St. Mark's Hospital

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St. Mark's Hospital (informally St. Mark's) is a hospital in the Harrow and Wembley border as well as the London Borough of Harrow and London Borough of Brent border in northwest London. It is the only hospital in the world to specialise entirely in intestinal and colorectal medicine and is a national and international referral centre for intestinal and colorectal disorders.<ref>St. Mark's Hospital ? Welcome to St Mark's Hospital</ref> It is the only hospital in the UK, and one of only 14 worldwide, to be recognised as a centre of excellence by the World Organisation of Digestive Endoscopy.

St. Mark's is closely associated with Imperial College London and is a major centre for teaching and research.



The beginnings of St Mark's Hospital were in a small room at No 11 Aldersgate Street where, in 1835, Frederick Salmon opened 'The Infirmary for the Relief of the Poor afflicted with Fistula and other Diseases of the Rectum'. There were just seven beds and in the first year 131 patients were admitted. Frederick Salmon was born in Bath in 1796 and served his apprenticeship in medicine there. He qualified at St Bartholomew's Hospital in 1817 and subsequently became a house-surgeon. In 1827, he was elected to a Surgeon's post at the Aldersgate Street Dispensary. However, Salmon resigned five years later, along with the rest of the medical staff, because of a dispute with the Management Committee about the method of choosing new staff. Tired of the restrictions of working within the establishment, Salmon decided to found his own institution to provide treatment for those conditions which were regarded as 'the most distressing that can afflict our common nature'. So the 'Fistula Infirmary', as it came to be known, was started. Much of the financial support came from the City of London. The Lord Mayor, William Taylor Copeland, was a grateful patient of Salmon's and became the first President. Another benefactor was Charles Dickens, who blamed his need for Salmon's surgical attentions on 'too much sitting at my desk'! There was an overwhelming need for such an institution giving specialist treatment free of charge to London's poor. Therefore, in 1838, when the number of patients had trebled, Salmon moved to larger premises at 38 Charterhouse Square, where there were fourteen beds and more space for treating out-patients. Thirteen years later, a site in City Road was purchased from the Dyers' Company and the almshouses that occupied it were converted to a 25-bed hospital. This was opened on St Mark's Day, 25 April 1854, and took the name of St Mark's Hospital for Fistula and other Diseases of the Rectum. The staff consisted of a surgeon, a Matron, a dispenser, nurses and servants. St Mark's was unique in not employing a physician until 1948. (That all changed in 1950, with the arrival of Francis Avery-Jones, “the father of British gastroenterology”, pioneer of medical treatment of peptic ulcer ) In 1859, Frederick Salmon resigned from his post as Surgeon. He is said to have performed 3,500 operations without a single fatality, a remarkable feat in an age when anaesthetics were only just beginning to be used and antiseptics were unknown. The Governors commissioned a portrait of him which is now displayed outside of the ward that bares his name. <ref name=autogenerated1></ref> <ref name=autogenerated2>AIM25: St Bartholomew's Hospital: St Mark's Hospital</ref><ref>Sir Francis Avery Jones • Arthur Milton Bowler • Arthur Moreland Brown • Richard Morris Butler • Alistair Hugh Cameron • Peter Bruno D'Souza • James William Fawcett • Lionel Travers ("Leo") Martin • Elspeth Marguerita Whittaker Stokes • Verna Wright • Philip Metcalfe Yeoman - Baron et al. 316 (7145): 1678 - BMJ</ref>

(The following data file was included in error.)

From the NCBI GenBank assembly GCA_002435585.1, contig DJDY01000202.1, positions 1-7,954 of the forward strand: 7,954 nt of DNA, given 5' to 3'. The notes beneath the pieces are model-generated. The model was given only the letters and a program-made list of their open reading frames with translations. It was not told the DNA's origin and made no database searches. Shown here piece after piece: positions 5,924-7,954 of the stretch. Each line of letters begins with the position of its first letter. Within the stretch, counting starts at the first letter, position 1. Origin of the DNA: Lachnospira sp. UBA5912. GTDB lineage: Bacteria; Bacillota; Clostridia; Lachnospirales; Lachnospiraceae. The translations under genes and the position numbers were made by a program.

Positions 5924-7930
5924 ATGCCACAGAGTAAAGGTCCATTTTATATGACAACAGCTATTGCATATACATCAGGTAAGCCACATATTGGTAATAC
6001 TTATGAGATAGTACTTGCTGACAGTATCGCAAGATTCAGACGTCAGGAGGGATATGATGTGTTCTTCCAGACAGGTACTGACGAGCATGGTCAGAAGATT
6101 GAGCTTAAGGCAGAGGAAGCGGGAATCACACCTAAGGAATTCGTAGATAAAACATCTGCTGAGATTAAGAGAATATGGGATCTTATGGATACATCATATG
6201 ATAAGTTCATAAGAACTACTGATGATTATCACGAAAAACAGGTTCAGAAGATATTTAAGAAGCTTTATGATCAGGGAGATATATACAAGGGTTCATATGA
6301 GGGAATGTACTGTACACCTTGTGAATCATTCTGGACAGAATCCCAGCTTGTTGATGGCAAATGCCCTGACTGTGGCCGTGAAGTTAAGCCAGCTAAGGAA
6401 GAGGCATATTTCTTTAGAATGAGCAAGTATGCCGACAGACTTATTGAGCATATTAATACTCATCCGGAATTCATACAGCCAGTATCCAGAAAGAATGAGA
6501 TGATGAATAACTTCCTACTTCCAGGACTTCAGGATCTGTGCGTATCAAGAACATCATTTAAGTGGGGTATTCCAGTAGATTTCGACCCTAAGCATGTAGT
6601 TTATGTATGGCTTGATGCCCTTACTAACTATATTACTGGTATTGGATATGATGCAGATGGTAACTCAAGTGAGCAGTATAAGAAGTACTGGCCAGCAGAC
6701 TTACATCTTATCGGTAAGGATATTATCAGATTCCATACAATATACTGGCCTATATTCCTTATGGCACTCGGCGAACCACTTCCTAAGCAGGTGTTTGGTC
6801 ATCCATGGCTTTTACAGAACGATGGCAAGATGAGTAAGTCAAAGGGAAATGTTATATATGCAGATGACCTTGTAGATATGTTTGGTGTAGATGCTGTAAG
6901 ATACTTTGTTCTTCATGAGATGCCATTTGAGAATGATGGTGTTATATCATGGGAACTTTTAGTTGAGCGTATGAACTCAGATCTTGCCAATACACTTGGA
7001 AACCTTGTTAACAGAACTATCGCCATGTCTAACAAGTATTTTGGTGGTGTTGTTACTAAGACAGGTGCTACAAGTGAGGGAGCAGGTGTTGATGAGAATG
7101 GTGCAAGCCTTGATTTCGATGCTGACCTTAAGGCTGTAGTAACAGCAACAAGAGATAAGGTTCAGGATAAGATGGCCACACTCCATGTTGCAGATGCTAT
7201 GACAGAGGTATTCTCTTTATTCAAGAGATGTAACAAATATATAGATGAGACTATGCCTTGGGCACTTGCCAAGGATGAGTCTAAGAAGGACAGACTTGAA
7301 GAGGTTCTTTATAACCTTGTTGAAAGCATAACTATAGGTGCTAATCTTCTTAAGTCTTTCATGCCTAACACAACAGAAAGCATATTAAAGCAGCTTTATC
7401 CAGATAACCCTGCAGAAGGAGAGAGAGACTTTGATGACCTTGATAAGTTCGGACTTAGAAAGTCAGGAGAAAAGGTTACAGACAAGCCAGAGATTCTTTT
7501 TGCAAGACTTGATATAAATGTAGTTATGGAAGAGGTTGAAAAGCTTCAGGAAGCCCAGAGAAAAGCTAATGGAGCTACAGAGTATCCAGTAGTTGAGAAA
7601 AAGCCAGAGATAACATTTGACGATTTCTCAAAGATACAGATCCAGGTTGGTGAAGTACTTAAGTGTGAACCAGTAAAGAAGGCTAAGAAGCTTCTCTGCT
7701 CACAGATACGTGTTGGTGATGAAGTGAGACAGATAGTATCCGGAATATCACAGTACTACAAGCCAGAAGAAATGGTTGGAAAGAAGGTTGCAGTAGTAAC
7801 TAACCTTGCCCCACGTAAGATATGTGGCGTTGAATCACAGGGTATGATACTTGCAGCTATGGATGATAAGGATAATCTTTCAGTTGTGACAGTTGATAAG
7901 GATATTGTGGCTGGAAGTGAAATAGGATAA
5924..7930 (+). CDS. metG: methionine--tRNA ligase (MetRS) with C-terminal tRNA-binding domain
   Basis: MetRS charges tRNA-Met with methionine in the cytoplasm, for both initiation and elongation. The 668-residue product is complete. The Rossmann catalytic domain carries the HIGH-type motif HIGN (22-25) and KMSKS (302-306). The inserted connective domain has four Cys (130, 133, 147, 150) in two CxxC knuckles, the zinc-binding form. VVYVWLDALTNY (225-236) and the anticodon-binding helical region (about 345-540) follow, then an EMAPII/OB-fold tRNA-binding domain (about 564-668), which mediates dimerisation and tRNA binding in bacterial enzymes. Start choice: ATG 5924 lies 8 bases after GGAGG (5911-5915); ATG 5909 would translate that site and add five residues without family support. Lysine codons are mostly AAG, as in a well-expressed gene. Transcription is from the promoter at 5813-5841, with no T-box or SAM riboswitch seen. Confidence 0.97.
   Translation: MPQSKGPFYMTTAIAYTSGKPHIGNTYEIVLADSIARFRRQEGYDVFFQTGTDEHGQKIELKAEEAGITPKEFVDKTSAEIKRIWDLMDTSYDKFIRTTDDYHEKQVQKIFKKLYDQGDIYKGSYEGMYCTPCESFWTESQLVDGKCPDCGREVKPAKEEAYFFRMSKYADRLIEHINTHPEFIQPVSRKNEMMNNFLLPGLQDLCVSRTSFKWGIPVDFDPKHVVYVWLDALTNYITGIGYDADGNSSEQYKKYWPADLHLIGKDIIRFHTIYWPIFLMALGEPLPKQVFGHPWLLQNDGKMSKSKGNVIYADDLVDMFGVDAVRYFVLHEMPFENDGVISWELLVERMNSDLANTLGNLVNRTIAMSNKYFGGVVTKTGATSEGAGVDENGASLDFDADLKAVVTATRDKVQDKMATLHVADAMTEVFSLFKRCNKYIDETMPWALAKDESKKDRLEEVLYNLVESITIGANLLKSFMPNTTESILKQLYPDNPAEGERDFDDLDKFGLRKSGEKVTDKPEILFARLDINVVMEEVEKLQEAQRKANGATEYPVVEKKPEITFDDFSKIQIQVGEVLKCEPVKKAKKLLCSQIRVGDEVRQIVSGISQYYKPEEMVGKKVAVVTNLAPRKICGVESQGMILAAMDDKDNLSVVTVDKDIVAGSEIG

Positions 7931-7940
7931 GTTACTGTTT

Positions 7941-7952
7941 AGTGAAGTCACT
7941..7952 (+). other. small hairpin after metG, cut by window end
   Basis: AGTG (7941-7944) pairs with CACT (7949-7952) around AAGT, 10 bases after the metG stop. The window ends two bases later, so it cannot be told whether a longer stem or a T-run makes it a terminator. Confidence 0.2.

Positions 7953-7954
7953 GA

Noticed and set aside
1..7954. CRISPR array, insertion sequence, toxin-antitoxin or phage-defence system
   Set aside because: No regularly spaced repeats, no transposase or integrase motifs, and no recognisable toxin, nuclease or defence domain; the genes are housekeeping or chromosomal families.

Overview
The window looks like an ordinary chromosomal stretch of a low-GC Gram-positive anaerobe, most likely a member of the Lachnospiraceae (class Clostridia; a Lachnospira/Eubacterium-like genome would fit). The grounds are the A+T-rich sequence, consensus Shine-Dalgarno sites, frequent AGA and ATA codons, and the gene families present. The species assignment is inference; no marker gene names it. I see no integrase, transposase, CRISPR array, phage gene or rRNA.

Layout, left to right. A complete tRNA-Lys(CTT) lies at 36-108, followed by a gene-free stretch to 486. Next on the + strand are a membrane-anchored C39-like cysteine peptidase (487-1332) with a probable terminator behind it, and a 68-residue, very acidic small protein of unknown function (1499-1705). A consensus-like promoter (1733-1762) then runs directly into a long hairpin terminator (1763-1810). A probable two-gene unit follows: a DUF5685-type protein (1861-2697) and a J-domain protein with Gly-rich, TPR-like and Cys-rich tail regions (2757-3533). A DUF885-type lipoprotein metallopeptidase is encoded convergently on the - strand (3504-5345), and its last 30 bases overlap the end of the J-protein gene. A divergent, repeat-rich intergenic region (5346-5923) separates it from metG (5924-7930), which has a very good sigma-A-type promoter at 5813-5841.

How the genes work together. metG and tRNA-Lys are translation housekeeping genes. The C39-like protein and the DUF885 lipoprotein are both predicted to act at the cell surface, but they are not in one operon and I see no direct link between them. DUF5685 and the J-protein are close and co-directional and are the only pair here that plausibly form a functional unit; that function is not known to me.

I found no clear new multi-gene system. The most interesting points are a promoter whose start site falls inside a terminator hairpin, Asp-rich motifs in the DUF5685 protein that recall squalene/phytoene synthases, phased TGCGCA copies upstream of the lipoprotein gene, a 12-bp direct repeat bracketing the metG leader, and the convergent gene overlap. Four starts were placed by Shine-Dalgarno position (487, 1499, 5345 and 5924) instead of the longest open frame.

New St Mark’s